Author Topic: Modified Dollar Cost Averaging on 401k Contributions.  (Read 5950 times)

hedgefund10

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Modified Dollar Cost Averaging on 401k Contributions.
« on: March 20, 2016, 11:49:11 AM »
Does anyone change their contribution into their 401k based on the level of the Market? For example I do the following:

The S&P made a high at 2130. Every 10% down off this level I increase my contribution. My levels are:

2130 - 6% (this is the baseline, at this level I get the maximum company match)

1917 - 10%

1704 - 15%

1491 - 20%

1278 - 25%

1065 - 30%

Obviously if the S&P makes a new high, I would adjust the levels.
« Last Edit: March 20, 2016, 07:05:22 PM by hedgefund10 »

I'm a red panda

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Re: Dollar Cost Averaging on 401k Contributions.
« Reply #1 on: March 20, 2016, 12:35:45 PM »
I don't try to time the market.  I just max my 403b, with even contributions throughout the year.

slugline

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Re: Dollar Cost Averaging on 401k Contributions.
« Reply #2 on: March 20, 2016, 03:31:13 PM »
Varying your investment amount based on share price is pretty much the opposite of dollar cost averaging.

The way I see it, I have a target amount in mind for tax-deferral. So I contribute that into the 401(k) no matter what. If I was inclined to be a market timer (and I'm not), I would just pick another investment if I felt a stock fund was too expensive. There's always the option to exchange that into stock-fund shares later when they're cheaper.

hedgefund10

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Re: Dollar Cost Averaging on 401k Contributions.
« Reply #3 on: March 20, 2016, 04:30:12 PM »
Varying your investment amount based on share price is pretty much the opposite of dollar cost averaging.

The way I see it, I have a target amount in mind for tax-deferral. So I contribute that into the 401(k) no matter what. If I was inclined to be a market timer (and I'm not), I would just pick another investment if I felt a stock fund was too expensive. There's always the option to exchange that into stock-fund shares later when they're cheaper.

Not really, it is just dollar cost averaging at a lower price. Why would you want to buy the same amount at higher prices?

I'm a red panda

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Re: Dollar Cost Averaging on 401k Contributions.
« Reply #4 on: March 20, 2016, 05:41:02 PM »
Varying your investment amount based on share price is pretty much the opposite of dollar cost averaging.

The way I see it, I have a target amount in mind for tax-deferral. So I contribute that into the 401(k) no matter what. If I was inclined to be a market timer (and I'm not), I would just pick another investment if I felt a stock fund was too expensive. There's always the option to exchange that into stock-fund shares later when they're cheaper.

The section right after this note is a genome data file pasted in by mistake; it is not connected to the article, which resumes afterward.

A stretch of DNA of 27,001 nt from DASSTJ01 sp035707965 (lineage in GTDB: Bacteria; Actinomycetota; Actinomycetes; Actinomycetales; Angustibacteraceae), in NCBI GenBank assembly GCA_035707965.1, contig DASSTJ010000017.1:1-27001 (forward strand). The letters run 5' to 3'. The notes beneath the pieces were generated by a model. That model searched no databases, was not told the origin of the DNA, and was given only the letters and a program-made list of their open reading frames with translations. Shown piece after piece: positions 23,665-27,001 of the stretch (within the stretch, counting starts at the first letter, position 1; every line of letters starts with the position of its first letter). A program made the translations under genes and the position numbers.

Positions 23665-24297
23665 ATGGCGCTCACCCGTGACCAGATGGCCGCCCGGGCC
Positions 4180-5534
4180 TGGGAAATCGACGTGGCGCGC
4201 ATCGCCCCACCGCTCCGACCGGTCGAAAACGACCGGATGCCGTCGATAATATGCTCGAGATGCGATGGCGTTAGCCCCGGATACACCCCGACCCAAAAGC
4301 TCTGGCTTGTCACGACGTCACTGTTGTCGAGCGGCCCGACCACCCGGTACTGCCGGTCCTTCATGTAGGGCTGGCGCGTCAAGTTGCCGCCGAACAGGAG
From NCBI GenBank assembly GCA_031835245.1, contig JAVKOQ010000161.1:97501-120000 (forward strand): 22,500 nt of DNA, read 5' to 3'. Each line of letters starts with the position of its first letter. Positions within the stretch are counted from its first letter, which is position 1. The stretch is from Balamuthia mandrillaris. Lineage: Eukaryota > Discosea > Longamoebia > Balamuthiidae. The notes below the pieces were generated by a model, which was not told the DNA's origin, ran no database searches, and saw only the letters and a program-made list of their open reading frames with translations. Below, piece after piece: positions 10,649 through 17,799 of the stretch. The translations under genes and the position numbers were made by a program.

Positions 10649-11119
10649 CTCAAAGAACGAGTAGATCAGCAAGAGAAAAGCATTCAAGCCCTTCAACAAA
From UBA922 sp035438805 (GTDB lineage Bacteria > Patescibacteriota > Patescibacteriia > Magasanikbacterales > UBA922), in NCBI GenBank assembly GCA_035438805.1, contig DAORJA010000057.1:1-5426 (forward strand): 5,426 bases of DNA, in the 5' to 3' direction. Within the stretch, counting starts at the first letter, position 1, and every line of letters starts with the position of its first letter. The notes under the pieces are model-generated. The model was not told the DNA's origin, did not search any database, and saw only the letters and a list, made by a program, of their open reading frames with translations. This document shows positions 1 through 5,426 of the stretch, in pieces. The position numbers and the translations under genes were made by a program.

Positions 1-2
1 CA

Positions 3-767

Not really, it is just dollar cost averaging at a lower price. Why would you want to buy the same amount at higher prices?

Because you can't guarantee the market drops and you might miss the opportunity to buy using your plan.

hedgefund10

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Re: Dollar Cost Averaging on 401k Contributions.
« Reply #5 on: March 20, 2016, 06:12:25 PM »
Varying your investment amount based on share price is pretty much the opposite of dollar cost averaging.

The way I see it, I have a target amount in mind for tax-deferral. So I contribute that into the 401(k) no matter what. If I was inclined to be a market timer (and I'm not), I would just pick another investment if I felt a stock fund was too expensive. There's always the option to exchange that into stock-fund shares later when they're cheaper.

Not really, it is just dollar cost averaging at a lower price. Why would you want to buy the same amount at higher prices?

Because you can't guarantee the market drops and you might miss the opportunity to buy using your plan.

The market always drops. This sounds like something from the bubble days of real estate "Prices are going up and up don't miss this opportunity to buy now". Besides I always have the 6% on.

Telecaster

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Re: Dollar Cost Averaging on 401k Contributions.
« Reply #6 on: March 20, 2016, 06:26:42 PM »

Not really, it is just dollar cost averaging at a lower price. Why would you want to buy the same amount at higher prices?

Err,

Quote
Dollar-cost averaging (DCA) is the technique of buying a fixed dollar amount of a particular investment on a regular schedule, regardless of the share price.

http://www.investopedia.com/terms/d/dollarcostaveraging.asp

When you say "dollar cost averaging" that's what everyone thinks you are talking about.  Now you are saying you have own special, definition that only you know about. 

Rather than arguing that your own made-up personal definition is the correct one, it is probably easier to use words and terms in the same way everyone else does, and come up with a new term to describe your strategy, instead of arguing the rest of the planet is wrong, and you are right.